It’s like my son Tristan when it comes to Buffalo wings. Once, we went to a restaurant that offered Dragon Wings. Tristan ordered a whole plate for himself. While the server and restaurant manager watched in dismay, he ate the whole plate. He declared them okay, but not at all as hot as he would have liked for them being called “dragon wings”. He could have eaten them hotter.
Yet, my husband, who has a low pain threshold, can’t stand even the smell of mild Buffalo wings.
It is because everyone’s threshold is different that Lia London makes the final call when an author submits their book to Clean Indie Reads. Granted, so many authors submit their books to Clean Reads, she can’t read each one. She pretty much has to take the author’s word for it that their books meet the site’s standards. “I think, for the most part, the folks who want to be featured on CIR are not trying to market to explicit audiences anyway. It makes no sense to put yourself in a venue where readers won’t want your material.”
Like Jack’s and Tristan’s varying opinion when it comes to chicken wings–
Everyone has a different threshold for sex (some people are offended by characters having sex, even if it is off-stage), foul–language (Yep, another reader objected with my use of the word “damn” during a heated exchange between Joshua Thornton and a drunk character), or violence. One reader declared that The Lady Who Cried Murder was too gory, even though the murders happened off stage and are never described. Readers are simply told that the victims were dismembered. Yep, this book is endorsed by Clean Indie Reads, but still, it was not clean enough for this reader who obviously has a very low flinch-threshold.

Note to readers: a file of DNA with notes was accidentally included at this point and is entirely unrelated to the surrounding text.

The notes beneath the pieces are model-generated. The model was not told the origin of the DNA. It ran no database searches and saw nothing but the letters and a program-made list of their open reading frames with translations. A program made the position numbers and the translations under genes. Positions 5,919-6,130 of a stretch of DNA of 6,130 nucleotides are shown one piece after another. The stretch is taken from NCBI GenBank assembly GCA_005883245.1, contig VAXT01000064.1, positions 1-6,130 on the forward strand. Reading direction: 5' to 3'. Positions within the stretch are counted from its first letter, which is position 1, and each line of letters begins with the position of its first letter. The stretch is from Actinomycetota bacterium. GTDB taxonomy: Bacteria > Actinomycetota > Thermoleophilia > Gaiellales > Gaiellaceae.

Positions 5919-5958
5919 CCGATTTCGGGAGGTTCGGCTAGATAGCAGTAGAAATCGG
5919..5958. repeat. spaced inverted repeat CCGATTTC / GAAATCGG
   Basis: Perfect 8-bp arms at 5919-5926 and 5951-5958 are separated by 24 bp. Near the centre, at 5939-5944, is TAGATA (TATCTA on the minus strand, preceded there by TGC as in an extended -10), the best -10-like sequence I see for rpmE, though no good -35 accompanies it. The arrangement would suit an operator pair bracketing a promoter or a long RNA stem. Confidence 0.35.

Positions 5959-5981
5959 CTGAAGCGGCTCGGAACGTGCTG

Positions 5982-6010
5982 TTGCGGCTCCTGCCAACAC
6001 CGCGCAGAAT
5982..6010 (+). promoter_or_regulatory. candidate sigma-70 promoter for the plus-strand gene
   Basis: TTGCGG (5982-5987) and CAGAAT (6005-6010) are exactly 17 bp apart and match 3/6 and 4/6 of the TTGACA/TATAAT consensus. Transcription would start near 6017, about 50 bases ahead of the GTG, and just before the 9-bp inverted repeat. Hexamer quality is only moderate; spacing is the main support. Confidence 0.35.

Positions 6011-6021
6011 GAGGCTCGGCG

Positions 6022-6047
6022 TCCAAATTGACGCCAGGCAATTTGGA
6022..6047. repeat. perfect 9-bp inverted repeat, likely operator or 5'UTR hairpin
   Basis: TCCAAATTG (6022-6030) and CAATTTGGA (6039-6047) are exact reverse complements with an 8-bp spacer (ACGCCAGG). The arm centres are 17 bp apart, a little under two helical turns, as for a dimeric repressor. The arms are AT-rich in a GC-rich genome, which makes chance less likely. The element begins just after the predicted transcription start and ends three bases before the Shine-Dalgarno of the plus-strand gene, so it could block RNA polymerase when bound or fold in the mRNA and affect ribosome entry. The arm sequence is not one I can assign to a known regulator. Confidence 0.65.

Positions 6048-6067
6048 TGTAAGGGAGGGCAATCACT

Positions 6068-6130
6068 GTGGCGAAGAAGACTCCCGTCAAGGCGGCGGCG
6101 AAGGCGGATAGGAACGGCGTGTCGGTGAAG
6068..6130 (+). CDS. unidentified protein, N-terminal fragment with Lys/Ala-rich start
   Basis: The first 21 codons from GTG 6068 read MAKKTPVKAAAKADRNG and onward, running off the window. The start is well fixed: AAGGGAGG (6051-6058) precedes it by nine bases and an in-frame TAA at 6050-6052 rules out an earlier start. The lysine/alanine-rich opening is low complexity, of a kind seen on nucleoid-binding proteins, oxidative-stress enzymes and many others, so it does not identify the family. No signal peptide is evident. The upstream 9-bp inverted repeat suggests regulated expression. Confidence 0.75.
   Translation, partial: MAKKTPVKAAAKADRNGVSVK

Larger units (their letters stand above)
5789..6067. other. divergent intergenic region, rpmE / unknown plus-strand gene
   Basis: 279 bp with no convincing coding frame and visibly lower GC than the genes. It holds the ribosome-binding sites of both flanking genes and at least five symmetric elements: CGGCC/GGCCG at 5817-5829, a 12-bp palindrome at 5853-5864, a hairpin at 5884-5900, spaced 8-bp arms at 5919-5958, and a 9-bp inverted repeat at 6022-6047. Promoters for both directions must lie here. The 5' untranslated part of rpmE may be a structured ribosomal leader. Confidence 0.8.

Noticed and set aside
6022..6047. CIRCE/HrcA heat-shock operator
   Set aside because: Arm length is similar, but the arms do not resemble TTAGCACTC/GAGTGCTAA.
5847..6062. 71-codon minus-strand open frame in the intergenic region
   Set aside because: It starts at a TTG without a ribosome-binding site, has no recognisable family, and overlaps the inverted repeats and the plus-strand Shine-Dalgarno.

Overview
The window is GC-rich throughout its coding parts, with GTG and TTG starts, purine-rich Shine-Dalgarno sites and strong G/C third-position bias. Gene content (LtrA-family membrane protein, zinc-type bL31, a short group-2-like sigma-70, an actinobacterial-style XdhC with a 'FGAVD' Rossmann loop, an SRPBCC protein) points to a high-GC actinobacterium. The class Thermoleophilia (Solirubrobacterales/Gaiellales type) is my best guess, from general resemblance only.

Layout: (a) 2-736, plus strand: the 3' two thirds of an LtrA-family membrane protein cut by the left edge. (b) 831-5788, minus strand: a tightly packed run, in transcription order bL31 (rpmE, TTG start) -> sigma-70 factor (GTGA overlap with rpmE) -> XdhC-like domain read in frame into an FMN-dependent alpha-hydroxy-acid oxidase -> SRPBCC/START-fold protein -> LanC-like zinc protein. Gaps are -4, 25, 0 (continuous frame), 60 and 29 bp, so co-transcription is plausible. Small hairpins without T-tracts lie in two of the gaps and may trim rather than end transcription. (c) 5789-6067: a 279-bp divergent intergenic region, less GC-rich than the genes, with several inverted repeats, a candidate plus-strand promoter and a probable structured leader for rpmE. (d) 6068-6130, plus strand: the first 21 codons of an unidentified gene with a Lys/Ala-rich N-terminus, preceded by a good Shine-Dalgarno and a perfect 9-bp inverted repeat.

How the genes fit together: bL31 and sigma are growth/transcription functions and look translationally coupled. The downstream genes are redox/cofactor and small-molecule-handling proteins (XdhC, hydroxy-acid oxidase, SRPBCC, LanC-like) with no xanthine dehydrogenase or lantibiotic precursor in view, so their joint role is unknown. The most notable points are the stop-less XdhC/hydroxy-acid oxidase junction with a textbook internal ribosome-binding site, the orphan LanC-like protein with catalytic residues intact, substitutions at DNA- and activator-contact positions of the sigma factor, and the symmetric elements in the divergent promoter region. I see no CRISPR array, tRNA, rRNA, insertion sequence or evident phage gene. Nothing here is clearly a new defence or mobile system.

Recently, another author whose thriller had been endorsed as a clean read by Clean Indie Reads posted his concern that his book would be yanked after a reader declared on Amazon that his book too violent. In response, Lia London responded by explaining how some readers are much more sensitive than others and sometimes reviews posted by readers can be misleading. She went on to recall a recent review that had been posted for my first Lovers in Crime Mystery, Dead on Ice.
The review posted on Amazon said “stay away from the sex scenes, imagination is much better.” This comment had me scratching my head. There was not one sex scene in that book, either. The Lovers in Crime, Joshua Thornton and Cameron Gates do kiss. What is this reader talking about? I was still wracking my brain when I got an email from Lia to ask about the sex scene that this reviewer was referring to.